“Fucking up the patriarchy, one Caucasian space at a time.”
For a growing community of young LGBTQ Māori and Pacific Islanders in Auckland, the vogue scene is a place of expression and sanctuary. In this first episode of our new Zealandia series, VICE meets some of the scene’s breakout stars to understand how their personal journeys intersected with a dance movement that originated in 1980s Harlem.
Facebook has deleted “tens of thousands” of accounts and made changes to its newsfeed algorithm in an attempt to battle fake news, responding to criticism over the distribution of false information on its massive network.
Facebook has come under intense pressure to tackle the spread of false stories, which came to prominence during the US presidential election last year when many inaccurate posts were widely shared on it and other social media services.
Facebook suspended 30,000 accounts in France ahead of the first round of its presidential election last month and uses outside fact-checkers in the country.
The UK called snap general elections in June, and Germany is set to vote in September.
In the UK, Facebook launched a British newspaper advertising campaign to warn users of the danger of fake news, the latest drive by the social media giant to tackle malicious information ahead of the national election.
IN THE NORTHERN suburbs of Atlanta in February, days after President Donald Trump went on a 3 a.m. Twitter rant to defend his crackdown on “illegal criminals” (“Gang members, drug dealers & others are being removed!”), the first batch of immigrant arrests for the day started rolling in just after peak rush-hour traffic. City police in the town of Norcross that morning pulled over a Latino man for driving too closely behind the car ahead of him. He didn’t have a valid driver’s license, and officers could not confirm whether or not he was in the United States legally. He was taken into custody on the spot and hauled to the county jail down the road to wait until federal immigration officials arrived.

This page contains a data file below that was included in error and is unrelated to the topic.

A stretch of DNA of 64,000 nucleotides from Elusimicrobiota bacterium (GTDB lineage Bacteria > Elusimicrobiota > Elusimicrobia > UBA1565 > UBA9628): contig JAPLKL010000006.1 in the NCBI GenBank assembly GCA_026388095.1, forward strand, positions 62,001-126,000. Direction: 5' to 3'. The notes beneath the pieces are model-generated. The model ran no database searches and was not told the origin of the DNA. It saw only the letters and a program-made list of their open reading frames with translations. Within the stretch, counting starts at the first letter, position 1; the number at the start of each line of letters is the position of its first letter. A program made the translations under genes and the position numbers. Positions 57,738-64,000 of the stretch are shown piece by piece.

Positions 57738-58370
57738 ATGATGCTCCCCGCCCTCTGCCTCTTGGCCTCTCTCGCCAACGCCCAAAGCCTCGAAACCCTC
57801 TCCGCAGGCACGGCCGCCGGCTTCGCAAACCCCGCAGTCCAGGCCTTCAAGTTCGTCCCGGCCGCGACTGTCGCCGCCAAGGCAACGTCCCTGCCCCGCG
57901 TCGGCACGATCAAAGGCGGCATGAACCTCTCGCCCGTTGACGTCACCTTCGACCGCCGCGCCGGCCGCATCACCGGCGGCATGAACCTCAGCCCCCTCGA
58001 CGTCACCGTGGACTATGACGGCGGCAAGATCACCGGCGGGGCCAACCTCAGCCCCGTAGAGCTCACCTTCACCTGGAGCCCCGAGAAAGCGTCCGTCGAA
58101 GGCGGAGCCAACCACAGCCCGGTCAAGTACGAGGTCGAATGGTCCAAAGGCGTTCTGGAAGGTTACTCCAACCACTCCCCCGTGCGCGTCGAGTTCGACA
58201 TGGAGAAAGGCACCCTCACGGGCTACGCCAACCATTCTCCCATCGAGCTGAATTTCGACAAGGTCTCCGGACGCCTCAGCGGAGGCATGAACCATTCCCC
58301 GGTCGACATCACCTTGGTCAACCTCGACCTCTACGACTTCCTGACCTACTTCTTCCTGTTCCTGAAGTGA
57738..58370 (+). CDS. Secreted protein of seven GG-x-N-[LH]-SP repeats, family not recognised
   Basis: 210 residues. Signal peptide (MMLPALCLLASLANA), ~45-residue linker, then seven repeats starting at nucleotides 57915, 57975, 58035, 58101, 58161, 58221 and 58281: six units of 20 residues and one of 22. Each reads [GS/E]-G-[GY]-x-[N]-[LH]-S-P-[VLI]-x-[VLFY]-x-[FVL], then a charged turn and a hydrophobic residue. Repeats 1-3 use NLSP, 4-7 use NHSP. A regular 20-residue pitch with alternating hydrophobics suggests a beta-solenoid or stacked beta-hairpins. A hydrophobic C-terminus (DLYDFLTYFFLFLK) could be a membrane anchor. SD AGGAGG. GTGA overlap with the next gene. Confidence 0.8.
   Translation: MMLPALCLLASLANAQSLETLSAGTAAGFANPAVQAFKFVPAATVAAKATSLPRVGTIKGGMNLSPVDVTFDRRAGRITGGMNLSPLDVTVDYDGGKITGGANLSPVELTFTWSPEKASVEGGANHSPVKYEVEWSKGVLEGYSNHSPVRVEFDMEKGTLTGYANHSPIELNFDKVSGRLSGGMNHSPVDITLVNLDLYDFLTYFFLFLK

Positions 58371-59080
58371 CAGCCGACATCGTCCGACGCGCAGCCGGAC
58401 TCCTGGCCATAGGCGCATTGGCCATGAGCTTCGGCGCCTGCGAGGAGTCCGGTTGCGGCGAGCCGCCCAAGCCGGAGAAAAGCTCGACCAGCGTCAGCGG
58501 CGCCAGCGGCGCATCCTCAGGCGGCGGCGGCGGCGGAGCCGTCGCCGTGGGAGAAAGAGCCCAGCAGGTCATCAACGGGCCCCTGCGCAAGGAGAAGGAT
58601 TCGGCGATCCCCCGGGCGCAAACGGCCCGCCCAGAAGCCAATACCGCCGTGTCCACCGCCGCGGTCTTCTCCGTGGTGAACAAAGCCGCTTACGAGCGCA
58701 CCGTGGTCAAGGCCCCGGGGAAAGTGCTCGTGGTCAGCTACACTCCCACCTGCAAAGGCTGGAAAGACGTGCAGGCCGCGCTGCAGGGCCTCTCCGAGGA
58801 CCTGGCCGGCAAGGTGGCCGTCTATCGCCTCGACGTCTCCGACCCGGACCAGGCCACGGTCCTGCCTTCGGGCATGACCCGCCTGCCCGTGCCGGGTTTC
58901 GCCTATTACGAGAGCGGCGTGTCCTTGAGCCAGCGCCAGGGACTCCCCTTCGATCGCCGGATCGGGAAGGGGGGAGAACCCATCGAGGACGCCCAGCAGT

By 10:09 a.m., a second immigrant man was booked into the county jail. This time, a deputy from the Gwinnett County Sheriff’s Office picked up a Mexican man for texting while driving. Bond for his offenses topped $850. But getting released from jail was not an option — Immigration and Customs Enforcement, the federal enforcement arm of the Department of Homeland Security, had a 48-hour window to come and transfer him to an immigrant detention center in south Georgia, located 200 miles away from his home.
Four minutes later, in came a third inmate, another immigrant caught driving without a license. Then came a fourth. And later a fifth. And a sixth.
Warren Buffett has defended the Brazilian buyout house with which he attempted to take over Unilever, by saying 3G was only following a “standard capitalist” stance to doing business by slashing costs and cutting staff.
Buffett’s investment group Berkshire Hathaway and 3G, backed by the Brazilian billionaire Jorge Lemann, own 51% of Kraft Heinz, which made a £115bn approach to household groups company Unilever in February.
But the offer for the Anglo-Dutch maker of Marmite, Flora and Ben & Jerry’s was abandoned only 48 hours later – when Kraft Heinz gave up on its chances of pulling off the second-largest corporate deal in history.
Former investment banker and political centrist Emmanuel Macron has been elected president of France in a landslide victory over far-right candidate Marine Le Pen. Macron won over 66 percent of the vote. Even though Le Pen lost, she received nearly 7 million votes—more than any other candidate in the history of her party, the anti-immigrant National Front. Le Pen had campaigned on an openly xenophobic and racist platform, calling for France to crack down on immigration and leave the European Union. Macron ran on a pro-trade and EU agenda. We speak to the French human rights and civil liberties activist and researcher, Yasser Louati. He recently wrote an article titled “French Elections: Marine Le Pen or Emmanuel Macron? Hitler or UBER?”Democracy Now